Next week marks the start of the festive shopping season with the dawn of Black Friday.

With the popularity of online shopping on an upward trajectory in recent years, Takealot has proved to be a popular attraction for shoppers.

This is not just anecdotal, the online retailer saw its gross merchandise value (GMV) climb 125 percent between 2017 and 2018. Orders on Takealot also increased 127 percent over the same period.

Naturally, while an increase in orders is great, delivering those orders is an entirely different beast altogether.

Takealot expects to ship 10 000 packages over the next month and a bit with delivery drivers clocking in an estimated 4 million kilometres between Black Friday and 24th December.

This feat will be accomplished by 4 500 drivers according to Takealot.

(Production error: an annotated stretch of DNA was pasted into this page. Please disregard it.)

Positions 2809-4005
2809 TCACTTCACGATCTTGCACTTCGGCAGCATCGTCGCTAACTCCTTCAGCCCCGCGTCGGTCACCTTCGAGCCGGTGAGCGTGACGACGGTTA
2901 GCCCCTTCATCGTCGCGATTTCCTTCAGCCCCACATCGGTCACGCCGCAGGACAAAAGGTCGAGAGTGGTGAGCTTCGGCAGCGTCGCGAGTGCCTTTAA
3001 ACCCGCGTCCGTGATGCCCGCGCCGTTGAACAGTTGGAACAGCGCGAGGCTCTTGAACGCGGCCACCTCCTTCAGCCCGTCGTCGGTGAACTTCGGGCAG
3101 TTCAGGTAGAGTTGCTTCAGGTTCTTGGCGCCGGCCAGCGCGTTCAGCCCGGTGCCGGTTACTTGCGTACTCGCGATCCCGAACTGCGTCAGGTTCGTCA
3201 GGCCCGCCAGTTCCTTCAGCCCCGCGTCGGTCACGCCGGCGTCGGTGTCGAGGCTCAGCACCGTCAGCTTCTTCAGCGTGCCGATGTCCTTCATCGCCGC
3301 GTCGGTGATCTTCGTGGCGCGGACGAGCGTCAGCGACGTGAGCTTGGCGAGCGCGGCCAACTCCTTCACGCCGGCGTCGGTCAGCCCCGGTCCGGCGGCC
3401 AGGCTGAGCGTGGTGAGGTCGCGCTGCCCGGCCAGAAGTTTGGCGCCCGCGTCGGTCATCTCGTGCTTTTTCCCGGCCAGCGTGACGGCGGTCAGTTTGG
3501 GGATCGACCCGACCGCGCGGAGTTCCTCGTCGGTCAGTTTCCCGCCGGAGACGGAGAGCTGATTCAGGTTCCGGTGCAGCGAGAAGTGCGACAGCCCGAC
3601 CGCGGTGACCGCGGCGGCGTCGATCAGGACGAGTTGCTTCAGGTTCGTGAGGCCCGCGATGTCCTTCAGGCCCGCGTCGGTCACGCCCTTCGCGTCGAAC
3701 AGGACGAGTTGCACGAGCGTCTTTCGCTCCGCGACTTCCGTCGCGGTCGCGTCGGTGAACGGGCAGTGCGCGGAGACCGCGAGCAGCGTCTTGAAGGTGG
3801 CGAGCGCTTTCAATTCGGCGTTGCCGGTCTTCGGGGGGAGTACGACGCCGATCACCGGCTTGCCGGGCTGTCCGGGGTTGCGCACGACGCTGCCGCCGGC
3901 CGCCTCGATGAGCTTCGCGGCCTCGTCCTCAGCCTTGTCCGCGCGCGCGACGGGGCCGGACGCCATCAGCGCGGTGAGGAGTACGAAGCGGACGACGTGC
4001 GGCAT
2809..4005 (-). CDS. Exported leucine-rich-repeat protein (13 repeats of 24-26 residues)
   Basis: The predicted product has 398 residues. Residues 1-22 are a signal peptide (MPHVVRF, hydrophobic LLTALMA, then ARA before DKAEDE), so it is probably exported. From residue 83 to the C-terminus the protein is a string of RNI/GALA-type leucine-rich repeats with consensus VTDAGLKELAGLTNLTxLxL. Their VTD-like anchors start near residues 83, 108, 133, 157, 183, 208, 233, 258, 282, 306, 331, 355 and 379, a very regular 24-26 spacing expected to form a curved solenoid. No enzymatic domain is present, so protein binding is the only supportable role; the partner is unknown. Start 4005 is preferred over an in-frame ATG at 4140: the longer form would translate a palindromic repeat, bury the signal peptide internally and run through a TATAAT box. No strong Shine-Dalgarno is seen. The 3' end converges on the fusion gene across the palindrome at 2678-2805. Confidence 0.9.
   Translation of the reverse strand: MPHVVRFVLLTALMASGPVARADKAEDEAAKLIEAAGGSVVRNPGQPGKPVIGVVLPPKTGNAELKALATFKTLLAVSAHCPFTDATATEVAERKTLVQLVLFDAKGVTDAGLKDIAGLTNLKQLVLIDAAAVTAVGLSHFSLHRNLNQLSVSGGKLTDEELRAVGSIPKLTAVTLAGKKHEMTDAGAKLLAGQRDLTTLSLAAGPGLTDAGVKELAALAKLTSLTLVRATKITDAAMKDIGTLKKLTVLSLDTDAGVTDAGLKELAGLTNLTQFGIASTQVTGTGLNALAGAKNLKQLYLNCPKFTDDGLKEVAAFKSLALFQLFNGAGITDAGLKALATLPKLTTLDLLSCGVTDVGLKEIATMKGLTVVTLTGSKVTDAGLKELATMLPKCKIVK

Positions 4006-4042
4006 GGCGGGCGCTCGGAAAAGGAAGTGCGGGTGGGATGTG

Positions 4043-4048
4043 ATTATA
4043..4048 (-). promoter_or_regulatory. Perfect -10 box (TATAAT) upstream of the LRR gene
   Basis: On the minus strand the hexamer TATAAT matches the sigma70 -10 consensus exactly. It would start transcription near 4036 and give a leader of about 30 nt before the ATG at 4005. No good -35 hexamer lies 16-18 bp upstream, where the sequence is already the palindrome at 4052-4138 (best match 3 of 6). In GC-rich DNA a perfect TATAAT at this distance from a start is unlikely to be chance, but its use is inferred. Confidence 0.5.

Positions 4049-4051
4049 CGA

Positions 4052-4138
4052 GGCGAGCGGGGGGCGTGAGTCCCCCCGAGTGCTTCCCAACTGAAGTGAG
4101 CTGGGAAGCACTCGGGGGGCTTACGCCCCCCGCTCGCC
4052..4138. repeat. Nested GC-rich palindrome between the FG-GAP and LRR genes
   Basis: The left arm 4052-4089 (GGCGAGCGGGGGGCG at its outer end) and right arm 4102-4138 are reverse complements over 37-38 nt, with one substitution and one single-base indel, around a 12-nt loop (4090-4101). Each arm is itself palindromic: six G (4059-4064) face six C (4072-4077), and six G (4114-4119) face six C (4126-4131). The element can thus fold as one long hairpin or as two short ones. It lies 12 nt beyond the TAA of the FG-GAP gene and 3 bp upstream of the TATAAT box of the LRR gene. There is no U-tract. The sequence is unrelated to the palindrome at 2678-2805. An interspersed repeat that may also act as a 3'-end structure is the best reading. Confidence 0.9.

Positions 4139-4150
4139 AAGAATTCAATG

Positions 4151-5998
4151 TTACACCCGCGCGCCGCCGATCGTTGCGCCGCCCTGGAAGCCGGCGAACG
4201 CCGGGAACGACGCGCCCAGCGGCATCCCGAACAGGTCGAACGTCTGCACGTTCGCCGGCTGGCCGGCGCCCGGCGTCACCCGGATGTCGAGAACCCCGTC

Of course to make sure that orders do get delivered in the appropriate time period, Takealot needs access to the items it sells and for that it needs warehouse space.

“After expanding our Johannesburg distribution centre (DC), our warehouse storage space now stands at 75 000m 2 . We house over 3.7 million items at any given time, and have opened 47 Takealot Pickup Points in the Eastern Cape, Western Cape, Gauteng, Kwa-Zulu Natal, Limpopo, Free State and Mpumalanga for order collections and returns, with more to open in the coming months,” says Takealot chief executive officer, Kim Reid.

The CEO says that Takealot expects this year to be its biggest yet.

What is unclear is how well Takealot is prepared for the massive influx of online traffic.

In 2017 Takealot’s website was inaccessible for a long time and last year the online retailer disabled credit card payments.

Of course Takealot isn’t the only retailer that struggles on Black Friday but it is one of the larger players making its mistakes a bit more visible to the general public.

This year Takealot will host its Blue Dot Sale (its own unique spin on Black Friday) from 29th November through to 3rd December. Here’s hoping the lights stay on.